aside Mr. Gibson’s desire to have Cynthia over for the wedding, even if she went back to her school at Boulogne directly after the ceremony. At first she had said that it would be delightful, a charming plan; only she feared that she must give up her own wishes to have her child near her at such a time, on account of the expense of the double journey.

But Mr. Gibson, economical as he was in his habitual expenditure, had a really generous heart. He had already shown it, in entirely relinquishing his future wife’s life-interest in the very small property the late Mr. Kirkpatrick had left, in favour of Cynthia; while he arranged that she should come to his home as a daughter, as soon as she left the school she was at. The life-interest was about thirty pounds a year. Now he gave Mrs. Kirkpatrick three five-pound notes, saying that he hoped they would do away with the objections to Cynthia’s coming over to the wedding; and at the time Mrs. Kirkpatrick felt as if they would, and caught the reflection of his strong wish, and fancied it was her own. If the letter could have been written and the money sent off that day while the reflected glow of affection lasted, Cynthia would have been bridesmaid to her mother. But a hundred little interruptions came in the way of letter-writing, and the value affixed to the money increased; money had been so much needed, so hardly earned in Mrs. Kirkpatrick’s life; while the perhaps necessary separation of mother and child had lessened the amount of affection the former had to bestow. So she persuaded herself, afresh, that it would be unwise to disturb Cynthia at her studies; to interrupt the fulfilment of her duties, just after the semestre had begun afresh; and she wrote a letter to Madame Lefèvre so well imbued with this persuasion, that an answer which was almost an echo of her words was returned, the sense of which being conveyed to Mr. Gibson, who was no great French scholar, settled the vexed question, to his moderate but unfeigned regret. But the fifteen pounds were not returned. Indeed, not merely that sum, but a great part of the hundred which Lord Cumnor had given her for her trousseau, was required to pay off debts at Ashcombe; for the school had been anything but flourishing since Mrs. Kirkpatrick had had it. It was very much to her credit that she preferred clearing herself from debt to purchasing wedding finery. But it was one of the few points to be respected in Mrs. Kirkpatrick that she had always been careful in payment to the shops where she dealt; it was a little sense of duty cropping out. Whatever other faults might arise from her superficial and flimsy character, she was always uneasy till she was out of debt. Yet she had no scruple in appropriating her future husband’s money to her own use, when it was decided that it was not to be employed as he intended. What new articles she bought for herself, were all such as would make a show, and an impression upon the ladies of Hollingford. She argued with herself that linen, and all underclothing, would never be seen; while she knew that every gown she had would give rise to much discussion, and would be counted in the little town.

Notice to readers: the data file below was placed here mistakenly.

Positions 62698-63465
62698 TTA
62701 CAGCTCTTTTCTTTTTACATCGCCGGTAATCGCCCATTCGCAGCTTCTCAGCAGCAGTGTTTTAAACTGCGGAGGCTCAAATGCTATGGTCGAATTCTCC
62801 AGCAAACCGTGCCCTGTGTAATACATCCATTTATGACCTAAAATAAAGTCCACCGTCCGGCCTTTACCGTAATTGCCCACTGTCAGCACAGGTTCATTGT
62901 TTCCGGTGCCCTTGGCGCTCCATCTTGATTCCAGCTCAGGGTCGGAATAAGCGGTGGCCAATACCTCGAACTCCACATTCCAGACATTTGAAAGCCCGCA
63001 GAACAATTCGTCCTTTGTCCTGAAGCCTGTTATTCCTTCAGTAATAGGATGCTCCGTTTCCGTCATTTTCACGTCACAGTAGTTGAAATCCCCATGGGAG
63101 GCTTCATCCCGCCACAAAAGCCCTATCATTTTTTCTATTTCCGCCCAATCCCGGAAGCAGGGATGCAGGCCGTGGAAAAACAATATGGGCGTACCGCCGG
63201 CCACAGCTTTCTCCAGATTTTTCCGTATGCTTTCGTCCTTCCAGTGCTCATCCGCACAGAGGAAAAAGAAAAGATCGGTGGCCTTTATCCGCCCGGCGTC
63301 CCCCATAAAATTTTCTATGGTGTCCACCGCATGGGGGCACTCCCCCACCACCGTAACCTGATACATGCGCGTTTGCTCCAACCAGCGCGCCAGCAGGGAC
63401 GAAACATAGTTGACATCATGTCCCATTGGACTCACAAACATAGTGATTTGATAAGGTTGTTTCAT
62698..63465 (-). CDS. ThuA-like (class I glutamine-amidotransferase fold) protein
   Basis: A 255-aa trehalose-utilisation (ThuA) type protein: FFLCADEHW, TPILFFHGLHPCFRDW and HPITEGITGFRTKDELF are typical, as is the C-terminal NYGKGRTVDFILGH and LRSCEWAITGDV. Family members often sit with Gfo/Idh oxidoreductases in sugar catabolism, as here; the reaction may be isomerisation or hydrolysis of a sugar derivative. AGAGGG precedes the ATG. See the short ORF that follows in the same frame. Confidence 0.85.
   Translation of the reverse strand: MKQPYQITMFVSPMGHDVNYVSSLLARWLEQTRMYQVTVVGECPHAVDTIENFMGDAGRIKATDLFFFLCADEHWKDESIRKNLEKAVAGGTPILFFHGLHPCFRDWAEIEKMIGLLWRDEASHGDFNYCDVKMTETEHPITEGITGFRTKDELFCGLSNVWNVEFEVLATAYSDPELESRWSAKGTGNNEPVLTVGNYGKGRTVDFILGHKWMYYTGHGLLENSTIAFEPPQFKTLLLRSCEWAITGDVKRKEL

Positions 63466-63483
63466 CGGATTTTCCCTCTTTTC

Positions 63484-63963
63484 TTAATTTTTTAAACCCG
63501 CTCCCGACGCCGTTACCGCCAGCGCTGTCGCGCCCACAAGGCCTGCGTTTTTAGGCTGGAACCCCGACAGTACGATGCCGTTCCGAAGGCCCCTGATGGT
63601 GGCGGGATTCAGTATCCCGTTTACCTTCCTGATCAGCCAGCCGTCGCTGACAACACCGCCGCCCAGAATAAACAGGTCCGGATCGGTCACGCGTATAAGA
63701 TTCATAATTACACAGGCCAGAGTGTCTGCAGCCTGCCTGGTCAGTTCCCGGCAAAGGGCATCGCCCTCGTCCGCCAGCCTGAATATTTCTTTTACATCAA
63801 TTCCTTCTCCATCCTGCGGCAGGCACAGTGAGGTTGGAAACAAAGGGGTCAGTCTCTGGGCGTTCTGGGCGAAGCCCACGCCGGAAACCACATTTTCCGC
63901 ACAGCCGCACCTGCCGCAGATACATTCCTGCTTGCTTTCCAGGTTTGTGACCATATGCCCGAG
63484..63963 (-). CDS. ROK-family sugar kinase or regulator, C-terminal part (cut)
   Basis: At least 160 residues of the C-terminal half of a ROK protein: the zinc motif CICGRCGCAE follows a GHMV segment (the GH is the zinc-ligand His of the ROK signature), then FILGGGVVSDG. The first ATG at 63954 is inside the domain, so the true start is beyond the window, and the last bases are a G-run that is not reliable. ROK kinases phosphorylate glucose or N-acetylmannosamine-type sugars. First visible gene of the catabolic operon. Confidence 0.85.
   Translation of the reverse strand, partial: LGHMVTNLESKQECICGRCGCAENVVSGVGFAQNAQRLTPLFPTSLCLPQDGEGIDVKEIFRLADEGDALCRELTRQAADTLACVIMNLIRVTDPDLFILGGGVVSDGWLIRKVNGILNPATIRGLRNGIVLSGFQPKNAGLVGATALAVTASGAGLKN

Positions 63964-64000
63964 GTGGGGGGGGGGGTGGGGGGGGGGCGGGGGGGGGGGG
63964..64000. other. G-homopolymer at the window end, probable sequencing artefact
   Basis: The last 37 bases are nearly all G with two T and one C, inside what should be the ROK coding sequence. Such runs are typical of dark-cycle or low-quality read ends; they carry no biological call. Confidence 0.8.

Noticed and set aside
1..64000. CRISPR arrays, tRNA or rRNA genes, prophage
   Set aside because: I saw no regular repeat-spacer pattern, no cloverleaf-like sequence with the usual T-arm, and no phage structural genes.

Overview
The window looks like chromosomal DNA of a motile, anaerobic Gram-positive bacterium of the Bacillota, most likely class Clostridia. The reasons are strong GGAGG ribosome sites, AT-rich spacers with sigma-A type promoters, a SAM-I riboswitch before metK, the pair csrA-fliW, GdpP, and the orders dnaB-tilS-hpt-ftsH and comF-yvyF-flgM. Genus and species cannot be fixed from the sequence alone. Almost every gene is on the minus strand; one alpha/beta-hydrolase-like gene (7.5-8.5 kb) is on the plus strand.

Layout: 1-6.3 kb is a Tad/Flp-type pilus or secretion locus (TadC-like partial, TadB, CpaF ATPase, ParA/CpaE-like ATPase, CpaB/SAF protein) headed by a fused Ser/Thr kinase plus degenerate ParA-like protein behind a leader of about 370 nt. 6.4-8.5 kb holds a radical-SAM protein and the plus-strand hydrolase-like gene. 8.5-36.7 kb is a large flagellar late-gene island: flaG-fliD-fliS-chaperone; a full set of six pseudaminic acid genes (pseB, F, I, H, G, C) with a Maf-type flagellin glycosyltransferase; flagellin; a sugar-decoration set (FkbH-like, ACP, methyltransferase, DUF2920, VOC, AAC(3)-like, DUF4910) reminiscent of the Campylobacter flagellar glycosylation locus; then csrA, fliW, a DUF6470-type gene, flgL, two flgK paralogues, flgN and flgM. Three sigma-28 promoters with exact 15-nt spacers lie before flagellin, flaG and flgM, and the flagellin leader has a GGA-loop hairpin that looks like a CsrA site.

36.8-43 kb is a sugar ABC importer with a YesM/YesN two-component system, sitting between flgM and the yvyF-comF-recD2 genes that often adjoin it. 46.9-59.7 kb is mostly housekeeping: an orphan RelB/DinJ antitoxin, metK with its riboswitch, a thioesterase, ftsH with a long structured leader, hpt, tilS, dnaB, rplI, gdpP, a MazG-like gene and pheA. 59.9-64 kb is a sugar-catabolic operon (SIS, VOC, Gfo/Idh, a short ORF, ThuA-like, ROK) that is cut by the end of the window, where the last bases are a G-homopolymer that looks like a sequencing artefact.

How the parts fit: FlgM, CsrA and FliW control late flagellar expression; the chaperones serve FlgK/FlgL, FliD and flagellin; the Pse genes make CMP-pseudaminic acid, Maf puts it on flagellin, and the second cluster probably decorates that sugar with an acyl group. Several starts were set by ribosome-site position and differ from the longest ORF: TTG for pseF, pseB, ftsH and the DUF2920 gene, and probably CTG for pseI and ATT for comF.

So her stock of underclothing was very small, and scarcely any of it new; but it was made of dainty material, and was finely mended up by her deft fingers, many a night long after her pupils were in bed; inwardly resolving all the time she sewed, that hereafter some one else should do her plainwork. Indeed, many a little circumstance of former subjection to the will of others rose up before her during these quiet hours, as an endurance or a suffering never to occur again. So apt are people to look forward to a different kind of life from that to which they have been accustomed, as being free from care and trial! She recollected how, one time during this very summer at the Towers, after she was engaged to Mr. Gibson, when she had taken above an hour to arrange her hair in some new mode carefully studied from Mrs. Bradley’s fashion-book—after all, when she came down looking her very best, as she thought, and ready for her lover, Lady Cumnor had sent her back again to her room, just if she had been a little child, to do her hair over again, and not make such a figure of fun of herself! Another time she had been sent to change her gown for one in her opinion far less becoming, but which suited Lady Cumnor’s taste better. These were little things; but they were late samples of what in different shapes she had had to endure for many years; and her liking for Mr. Gibson grew in proportion to her sense of the evils from which he was going to serve as a means of escape. After all, that interval of hope and plain-sewing, intermixed though it was with tuition, was not disagreeable. Her wedding-dress was secure. Her former pupils at the Towers were going to present her with that; they were to dress her from head to foot on the auspicious day. Lord Cumnor, as has been said, had given her a hundred pounds for her trousseau, and had sent Mr. Preston a carte-blanche order for the wedding breakfast in the old hall in Ashcombe Manor-house. Lady Cumnor—a little put out by the marriage not being deferred till her grandchildren’s Christmas holidays—had nevertheless

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